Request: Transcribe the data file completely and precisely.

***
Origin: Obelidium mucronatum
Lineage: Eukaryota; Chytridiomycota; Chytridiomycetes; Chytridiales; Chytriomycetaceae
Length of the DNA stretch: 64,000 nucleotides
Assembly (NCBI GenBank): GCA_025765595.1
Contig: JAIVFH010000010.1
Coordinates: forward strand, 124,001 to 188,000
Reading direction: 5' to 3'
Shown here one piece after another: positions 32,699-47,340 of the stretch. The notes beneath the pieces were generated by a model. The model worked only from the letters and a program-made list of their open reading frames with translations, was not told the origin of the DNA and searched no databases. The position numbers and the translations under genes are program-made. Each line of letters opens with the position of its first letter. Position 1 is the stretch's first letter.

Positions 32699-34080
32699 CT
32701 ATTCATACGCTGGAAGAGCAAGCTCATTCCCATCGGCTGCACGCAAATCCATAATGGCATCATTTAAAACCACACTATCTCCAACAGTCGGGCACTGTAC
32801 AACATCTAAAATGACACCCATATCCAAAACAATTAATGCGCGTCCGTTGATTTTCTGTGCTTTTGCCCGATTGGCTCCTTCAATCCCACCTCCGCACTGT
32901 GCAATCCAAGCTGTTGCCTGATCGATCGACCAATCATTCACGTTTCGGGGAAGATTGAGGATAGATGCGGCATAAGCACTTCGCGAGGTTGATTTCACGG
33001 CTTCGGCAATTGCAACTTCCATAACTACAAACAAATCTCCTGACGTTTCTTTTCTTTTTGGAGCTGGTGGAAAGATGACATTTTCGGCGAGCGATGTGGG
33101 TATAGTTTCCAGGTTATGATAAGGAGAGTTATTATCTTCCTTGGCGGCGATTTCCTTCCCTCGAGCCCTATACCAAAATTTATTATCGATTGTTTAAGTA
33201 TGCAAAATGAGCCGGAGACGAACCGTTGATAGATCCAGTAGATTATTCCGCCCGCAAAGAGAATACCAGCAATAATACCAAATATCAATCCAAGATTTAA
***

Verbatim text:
Origin: Obelidium mucronatum
Lineage: Eukaryota; Chytridiomycota; Chytridiomycetes; Chytridiales; Chytriomycetaceae
Length of the DNA stretch: 64,000 nucleotides
Assembly (NCBI GenBank): GCA_025765595.1
Contig: JAIVFH010000010.1
Coordinates: forward strand, 124,001 to 188,000
Reading direction: 5' to 3'
Shown here one piece after another: positions 32,699-47,340 of the stretch. The notes beneath the pieces were generated by a model. The model worked only from the letters and a program-made list of their open reading frames with translations, was not told the origin of the DNA and searched no databases. The position numbers and the translations under genes are program-made. Each line of letters opens with the position of its first letter. Position 1 is the stretch's first letter.

Positions 32699-34080
32699 CT
32701 ATTCATACGCTGGAAGAGCAAGCTCATTCCCATCGGCTGCACGCAAATCCATAATGGCATCATTTAAAACCACACTATCTCCAACAGTCGGGCACTGTAC
32801 AACATCTAAAATGACACCCATATCCAAAACAATTAATGCGCGTCCGTTGATTTTCTGTGCTTTTGCCCGATTGGCTCCTTCAATCCCACCTCCGCACTGT
32901 GCAATCCAAGCTGTTGCCTGATCGATCGACCAATCATTCACGTTTCGGGGAAGATTGAGGATAGATGCGGCATAAGCACTTCGCGAGGTTGATTTCACGG
33001 CTTCGGCAATTGCAACTTCCATAACTACAAACAAATCTCCTGACGTTTCTTTTCTTTTTGGAGCTGGTGGAAAGATGACATTTTCGGCGAGCGATGTGGG
33101 TATAGTTTCCAGGTTATGATAAGGAGAGTTATTATCTTCCTTGGCGGCGATTTCCTTCCCTCGAGCCCTATACCAAAATTTATTATCGATTGTTTAAGTA
33201 TGCAAAATGAGCCGGAGACGAACCGTTGATAGATCCAGTAGATTATTCCGCCCGCAAAGAGAATACCAGCAATAATACCAAATATCAATCCAAGATTTAA